The concert’s somber mood was interrupted by some moments of hard swing (“ ’Deed I Do” and “I Love Being Here With You,” the latter prefaced by an extended stride piano solo) in which Ms. Krall’s emphasis on vocal sound over verbal elucidation was even more pronounced. Yes, on one level, Ms. Krall is a middle-of-the-road pop-jazz diva. But just below the surface lies an interpreter who is talking to herself in a private language that is all about rhythm.
Diana Krall (Carnegie Hall; 2,804 seats)
by Robert L. Daniels
Variety, June 25, 2009

More than a decade ago, Diana Krall made her Gotham cabaret debut fronting a trio in the intimate Oak Room. This week the Grammy-winning jazz baby returned to Carnegie Hall for a two-show turn backed by the luxury of a 40-plus piece orchestra to celebrate the release of her Verve CD "Quiet Nights." Just when the fine art of jazz singing seems doomed, Krall's cool, understated presence and poise mark her as the keeper of the flame.

Krall's own feathery piano accompaniment reflects the inspiration of Nat "King" Cole, who in his trio days could make "Exactly Like You" a swinging testament to cocktail jazz. She also has a fondness for the old movie tunes, prompting a rare recall of Victor Young's "Love Letters," which pays homage to the lost art of ardent correspondence.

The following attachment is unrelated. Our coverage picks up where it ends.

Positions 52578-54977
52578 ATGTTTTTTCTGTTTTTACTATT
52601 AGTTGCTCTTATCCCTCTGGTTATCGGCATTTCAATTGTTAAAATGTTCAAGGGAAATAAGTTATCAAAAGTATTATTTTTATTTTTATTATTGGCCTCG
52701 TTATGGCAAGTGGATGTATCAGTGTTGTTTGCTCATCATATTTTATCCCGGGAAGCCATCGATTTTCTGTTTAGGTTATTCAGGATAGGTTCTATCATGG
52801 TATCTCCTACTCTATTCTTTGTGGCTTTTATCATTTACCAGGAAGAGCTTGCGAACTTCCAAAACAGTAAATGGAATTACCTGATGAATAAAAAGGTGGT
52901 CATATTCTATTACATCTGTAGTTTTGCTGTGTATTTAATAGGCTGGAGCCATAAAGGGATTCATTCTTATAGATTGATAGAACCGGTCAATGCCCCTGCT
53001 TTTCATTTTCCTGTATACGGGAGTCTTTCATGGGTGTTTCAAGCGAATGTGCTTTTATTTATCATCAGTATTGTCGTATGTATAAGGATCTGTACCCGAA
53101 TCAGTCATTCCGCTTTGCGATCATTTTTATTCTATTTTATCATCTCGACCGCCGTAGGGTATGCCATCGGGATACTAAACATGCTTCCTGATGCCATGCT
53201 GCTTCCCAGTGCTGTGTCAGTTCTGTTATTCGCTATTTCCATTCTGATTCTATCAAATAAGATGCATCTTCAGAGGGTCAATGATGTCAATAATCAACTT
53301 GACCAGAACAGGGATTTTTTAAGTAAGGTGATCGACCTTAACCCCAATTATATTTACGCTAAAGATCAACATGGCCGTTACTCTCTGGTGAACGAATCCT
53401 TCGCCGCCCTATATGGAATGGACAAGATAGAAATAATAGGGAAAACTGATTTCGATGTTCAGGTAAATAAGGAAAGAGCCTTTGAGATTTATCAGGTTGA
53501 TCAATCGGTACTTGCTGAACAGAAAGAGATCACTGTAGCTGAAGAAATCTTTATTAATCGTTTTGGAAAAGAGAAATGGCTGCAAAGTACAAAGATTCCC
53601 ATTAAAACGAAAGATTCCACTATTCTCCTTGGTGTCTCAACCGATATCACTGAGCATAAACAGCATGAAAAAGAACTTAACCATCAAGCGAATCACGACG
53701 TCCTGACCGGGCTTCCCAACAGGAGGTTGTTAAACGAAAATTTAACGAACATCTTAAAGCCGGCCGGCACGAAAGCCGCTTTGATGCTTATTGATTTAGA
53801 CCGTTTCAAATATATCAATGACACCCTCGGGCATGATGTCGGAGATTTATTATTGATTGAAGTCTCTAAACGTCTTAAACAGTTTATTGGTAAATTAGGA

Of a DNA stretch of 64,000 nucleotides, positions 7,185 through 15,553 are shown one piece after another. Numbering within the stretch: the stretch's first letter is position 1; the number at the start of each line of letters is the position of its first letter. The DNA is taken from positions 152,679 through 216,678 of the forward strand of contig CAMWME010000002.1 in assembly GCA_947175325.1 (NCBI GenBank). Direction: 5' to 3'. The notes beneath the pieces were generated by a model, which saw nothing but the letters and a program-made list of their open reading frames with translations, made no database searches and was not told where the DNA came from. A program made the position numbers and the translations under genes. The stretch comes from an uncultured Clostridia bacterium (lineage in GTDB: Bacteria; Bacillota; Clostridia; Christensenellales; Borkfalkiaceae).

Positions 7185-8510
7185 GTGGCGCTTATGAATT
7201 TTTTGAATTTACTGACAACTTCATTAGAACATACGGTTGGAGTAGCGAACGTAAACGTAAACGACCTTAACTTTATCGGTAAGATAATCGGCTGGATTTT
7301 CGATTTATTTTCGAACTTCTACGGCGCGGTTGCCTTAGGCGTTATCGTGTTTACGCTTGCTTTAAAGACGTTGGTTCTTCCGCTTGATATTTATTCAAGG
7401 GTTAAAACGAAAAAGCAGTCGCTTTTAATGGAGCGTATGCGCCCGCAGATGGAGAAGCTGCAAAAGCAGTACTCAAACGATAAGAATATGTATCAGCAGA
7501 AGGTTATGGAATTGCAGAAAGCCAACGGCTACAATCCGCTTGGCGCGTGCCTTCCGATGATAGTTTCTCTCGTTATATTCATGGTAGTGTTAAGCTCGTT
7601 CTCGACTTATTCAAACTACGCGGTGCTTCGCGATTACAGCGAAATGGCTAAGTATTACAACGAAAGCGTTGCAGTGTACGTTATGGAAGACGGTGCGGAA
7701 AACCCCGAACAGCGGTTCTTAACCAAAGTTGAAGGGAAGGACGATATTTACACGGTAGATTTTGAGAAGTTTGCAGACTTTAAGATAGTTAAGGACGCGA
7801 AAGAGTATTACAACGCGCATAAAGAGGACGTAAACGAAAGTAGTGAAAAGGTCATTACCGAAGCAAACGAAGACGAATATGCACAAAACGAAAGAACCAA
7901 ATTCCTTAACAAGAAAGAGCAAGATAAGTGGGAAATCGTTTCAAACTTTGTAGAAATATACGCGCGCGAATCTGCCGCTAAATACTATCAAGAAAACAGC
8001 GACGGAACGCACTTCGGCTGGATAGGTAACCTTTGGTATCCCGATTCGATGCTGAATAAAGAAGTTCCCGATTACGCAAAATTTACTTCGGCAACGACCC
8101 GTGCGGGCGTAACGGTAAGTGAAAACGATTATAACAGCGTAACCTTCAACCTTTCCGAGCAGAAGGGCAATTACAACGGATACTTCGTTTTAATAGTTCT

Krall's voice boasts decided allure, occasionally accented by a raspy little infectious purr in her throat.

At her most seductive, Krall turns the Rodgers and Hart query "Where or When" into a sultry search party, and with a poetically pure sense of discovery, she makes "I've Grown Accustomed to His Face" a personal romantic revelation. In the spacious concert hall, Krall still manages to summon an intimacy that leaves listeners breathlessly involved in the romantic narrative.

Krall's piano accompaniment boasts an effortless sense of swing and swagger. From her rhythmic new bossa-flavored CD she offered a lithe reading of Antonio Carlos Jobim's title track "Quiet Nights."

As the orchestra sat one out, the stately blond diva revealed the smoky grandeur that defines the classic cabaret singer with "P. S. I Love You," the haunting Gordon Jenkins-Johnny Mercer love letter that conveys loneliness and longing with measured heartbreak. Krall's storytelling gifts were never more poignantly evident.

For an encore Krall bid adieu with the torch singer's most telling farewell, Cole Porter's "Ev'ry Time We Say Goodbye." The singer's comments between songs were brief, with only a casual mention of a White House performance, her 2-year-old twin boys and husband Elvis Costello.

Conducted with nuance and grace by Alan Broadbent, the orchestra lays a lush, cradling carpet of warmth, never intruding on the mood Krall so deftly and effortlessly creates.